President Obama spoke last night from the Oval Office, regarding the British Petroleum oil disaster. His remarks were brief (running about 17 minutes) and vague. Very short on specifics.
A few things I noticed:
Not forceful enough, frankly. First of all, why did the President refrain from naming Tony Hayward, British Petroleum's CEO? Why allow Hayward that bit of anonymity? Many of President Obama's critics claim (preposterously) that he is a socialist. A real socialist would seize BP's assets and nationalize the corporation.Tomorrow, I will meet with the chairman of BP and inform him that he is to set aside whatever resources are required to compensate the workers and business owners who have been harmed as a result of his company's recklessness. And this fund will not be controlled by BP. In order to ensure that all legitimate claims are paid out in a fair and timely manner, the account must and will be administered by an independent, third party.
Beyond compensating the people of the Gulf in the short-term, it's also clear we need a long-term plan to restore the unique beauty and bounty of this region. The oil spill represents just the latest blow to a place that has already suffered multiple economic disasters and decades of environmental degradation that has led to disappearing wetlands and habitats. And the region still hasn't recovered from Hurricanes Katrina and Rita. That's why we must make a commitment to the Gulf Coast that goes beyond responding to the crisis of the moment.Certainly, when President Obama says this, the words carry more meaning and significance than ten thousand of the lies that Junior used to blabber in the aftermath of Katrina. But the President's rhetoric was vague. Speaking in vagaries worked as a tactic in the health care debate, but this is different. We're in the midst of a real-time national disaster. I was looking for something more immediate: a summoning of resources, or a call to action.
I make that commitment tonight. Earlier, I asked Ray Mabus, the Secretary of the Navy, a former governor of Mississippi, and a son of the Gulf, to develop a long-term Gulf Coast Restoration Plan as soon as possible. The plan will be designed by states, local communities, tribes, fishermen, businesses, conservationists, and other Gulf residents. And BP will pay for the impact this spill has had on the region.
One place we have already begun to take action is at the agency in charge of regulating drilling and issuing permits, known as the Minerals Management Service. Over the last decade, this agency has become emblematic of a failed philosophy that views all regulation with hostility -- a philosophy that says corporations should be allowed to play by their own rules and police themselves. At this agency, industry insiders were put in charge of industry oversight. Oil companies showered regulators with gifts and favors, and were essentially allowed to conduct their own safety inspections and write their own regulations.One unlooked-for benefit of the BP oil disaster is that it seems to have shut Dick Cheney's yap for the time being. Remember those energy policy meetings that Cheney fought to keep secret all the way to the Supreme Court? I wonder, was the Minerals Management Service discussed at all in those meetings? Could Attorney General Holder find out? Did Big Dick's ticker do a little hop-kick when he heard the President's words? I hope so.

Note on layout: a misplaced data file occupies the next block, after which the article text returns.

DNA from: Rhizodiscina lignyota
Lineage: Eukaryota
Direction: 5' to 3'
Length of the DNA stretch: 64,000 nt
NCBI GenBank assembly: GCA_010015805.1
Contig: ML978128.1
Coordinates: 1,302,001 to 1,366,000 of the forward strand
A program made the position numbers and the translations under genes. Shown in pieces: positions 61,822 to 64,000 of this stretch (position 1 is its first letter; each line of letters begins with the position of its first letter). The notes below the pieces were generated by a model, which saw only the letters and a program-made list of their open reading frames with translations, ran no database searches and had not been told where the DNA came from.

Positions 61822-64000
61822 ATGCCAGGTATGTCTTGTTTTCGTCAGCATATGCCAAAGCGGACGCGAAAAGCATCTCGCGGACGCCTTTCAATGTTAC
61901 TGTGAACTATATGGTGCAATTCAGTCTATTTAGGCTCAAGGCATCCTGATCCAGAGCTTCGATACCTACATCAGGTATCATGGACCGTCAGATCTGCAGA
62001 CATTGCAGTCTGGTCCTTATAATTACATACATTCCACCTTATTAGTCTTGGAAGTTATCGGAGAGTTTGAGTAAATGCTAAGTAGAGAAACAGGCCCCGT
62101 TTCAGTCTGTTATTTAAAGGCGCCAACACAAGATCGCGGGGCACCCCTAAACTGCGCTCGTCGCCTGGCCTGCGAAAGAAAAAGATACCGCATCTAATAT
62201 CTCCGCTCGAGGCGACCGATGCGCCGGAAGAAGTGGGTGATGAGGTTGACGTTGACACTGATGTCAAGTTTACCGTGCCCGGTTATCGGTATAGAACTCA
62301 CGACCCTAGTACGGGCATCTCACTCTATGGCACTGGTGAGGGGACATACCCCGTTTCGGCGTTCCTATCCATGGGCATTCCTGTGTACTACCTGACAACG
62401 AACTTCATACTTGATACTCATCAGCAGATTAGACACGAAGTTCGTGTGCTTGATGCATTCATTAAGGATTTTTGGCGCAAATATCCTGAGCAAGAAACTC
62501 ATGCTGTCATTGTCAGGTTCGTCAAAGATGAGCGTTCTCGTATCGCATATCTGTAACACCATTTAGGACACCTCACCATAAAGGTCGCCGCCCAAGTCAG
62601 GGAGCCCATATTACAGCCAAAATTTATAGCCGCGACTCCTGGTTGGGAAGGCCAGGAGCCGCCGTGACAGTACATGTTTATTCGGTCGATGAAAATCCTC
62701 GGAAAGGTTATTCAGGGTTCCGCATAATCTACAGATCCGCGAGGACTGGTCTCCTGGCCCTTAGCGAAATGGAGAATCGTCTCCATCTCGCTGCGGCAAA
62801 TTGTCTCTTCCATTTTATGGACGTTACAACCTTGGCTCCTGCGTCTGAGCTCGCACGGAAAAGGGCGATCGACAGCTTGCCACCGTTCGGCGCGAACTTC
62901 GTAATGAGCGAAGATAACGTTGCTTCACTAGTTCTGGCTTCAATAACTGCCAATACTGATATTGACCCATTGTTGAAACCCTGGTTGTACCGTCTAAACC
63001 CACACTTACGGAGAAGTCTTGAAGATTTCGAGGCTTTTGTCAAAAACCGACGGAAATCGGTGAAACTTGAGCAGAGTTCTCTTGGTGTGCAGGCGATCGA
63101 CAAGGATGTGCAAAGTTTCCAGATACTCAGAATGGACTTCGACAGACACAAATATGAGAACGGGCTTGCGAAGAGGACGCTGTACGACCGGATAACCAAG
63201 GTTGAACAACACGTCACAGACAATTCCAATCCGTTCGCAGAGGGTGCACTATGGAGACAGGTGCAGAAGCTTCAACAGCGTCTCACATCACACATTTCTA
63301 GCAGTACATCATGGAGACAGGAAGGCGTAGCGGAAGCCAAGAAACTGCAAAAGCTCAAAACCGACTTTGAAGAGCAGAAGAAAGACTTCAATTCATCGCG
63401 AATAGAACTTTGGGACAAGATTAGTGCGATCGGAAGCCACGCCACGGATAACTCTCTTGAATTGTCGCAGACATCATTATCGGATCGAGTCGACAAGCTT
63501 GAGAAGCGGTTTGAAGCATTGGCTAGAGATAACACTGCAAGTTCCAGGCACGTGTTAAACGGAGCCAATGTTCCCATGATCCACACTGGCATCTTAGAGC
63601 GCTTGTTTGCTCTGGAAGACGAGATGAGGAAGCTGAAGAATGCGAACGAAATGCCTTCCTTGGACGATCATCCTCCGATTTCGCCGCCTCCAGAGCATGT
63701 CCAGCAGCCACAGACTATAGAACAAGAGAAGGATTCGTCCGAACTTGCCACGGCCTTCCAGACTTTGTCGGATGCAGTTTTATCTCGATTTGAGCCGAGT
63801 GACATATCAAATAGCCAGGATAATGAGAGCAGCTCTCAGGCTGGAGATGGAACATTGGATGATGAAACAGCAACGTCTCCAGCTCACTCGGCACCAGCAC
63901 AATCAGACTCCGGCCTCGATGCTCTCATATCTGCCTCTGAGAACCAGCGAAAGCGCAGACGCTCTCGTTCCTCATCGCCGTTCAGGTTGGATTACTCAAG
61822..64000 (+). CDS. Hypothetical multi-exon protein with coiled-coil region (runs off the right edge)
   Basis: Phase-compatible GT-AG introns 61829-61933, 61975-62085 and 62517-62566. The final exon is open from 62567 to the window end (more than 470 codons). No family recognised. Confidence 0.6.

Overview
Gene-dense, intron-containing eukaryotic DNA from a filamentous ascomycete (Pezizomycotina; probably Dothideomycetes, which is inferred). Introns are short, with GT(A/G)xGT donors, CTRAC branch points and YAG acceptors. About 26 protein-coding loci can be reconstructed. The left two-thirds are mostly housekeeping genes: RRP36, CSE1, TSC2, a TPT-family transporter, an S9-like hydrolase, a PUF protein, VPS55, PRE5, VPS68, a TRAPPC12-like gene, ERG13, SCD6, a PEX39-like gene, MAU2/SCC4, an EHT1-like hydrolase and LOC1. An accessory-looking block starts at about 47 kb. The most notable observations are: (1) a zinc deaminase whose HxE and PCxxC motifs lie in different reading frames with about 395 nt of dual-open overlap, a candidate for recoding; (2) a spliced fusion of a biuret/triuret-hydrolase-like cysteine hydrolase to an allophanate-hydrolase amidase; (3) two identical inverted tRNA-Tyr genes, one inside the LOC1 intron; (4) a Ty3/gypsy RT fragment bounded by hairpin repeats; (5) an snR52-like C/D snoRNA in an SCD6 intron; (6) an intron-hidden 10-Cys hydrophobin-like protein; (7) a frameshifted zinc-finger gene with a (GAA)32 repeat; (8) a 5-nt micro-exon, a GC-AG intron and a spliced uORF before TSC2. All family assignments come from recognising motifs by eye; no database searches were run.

For decades, we have known the days of cheap and easily accessible oil were numbered. For decades, we have talked and talked about the need to end America's century-long addiction to fossil fuels. And for decades, we have failed to act with the sense of urgency that this challenge requires. Time and again, the path forward has been blocked -- not only by oil industry lobbyists, but also by a lack of political courage and candor.Straight talk. We could use a lot more of it.
The President went on to discuss the need for energy independence and some general ideas about how to approach it, concluding:
...the one approach I will not accept is inaction. The one answer I will not settle for is the idea that this challenge is too big and too difficult to meet. You see, the same thing was said about our ability to produce enough planes and tanks in World War II. The same thing was said about our ability to harness the science and technology to land a man safely on the surface of the moon. And yet, time and again, we have refused to settle for the paltry limits of conventional wisdom. Instead, what has defined us as a nation since our founding is our capacity to shape our destiny -- our determination to fight for the America we want for our children. Even if we're unsure exactly what that looks like. Even if we don't yet know precisely how to get there. We know we'll get there.It seems clear that the President plans to approach energy legislation using the same tactics he used in the health care debate. That is, as a "community organizer," setting the framework, making suggestions, advocating positions, but leaving the hard-knuckle implementation to Congress. And why not? Although the health care debate was bruising, in the end, Congress did produce. But with toxic black spew gushing into the Gulf, reminding us of the urgency, President Obama seems detached.
All in all, I'd have to say the speech did not inspire confidence. The President's remarks left me vaguely disappointed, and very sorry. Disappointed, because the President seems reluctant and uncertain. Sorry, because I can't summon enough faith in, or respect for, my countrymen to believe that we can pull together. Not even in the face of this disaster.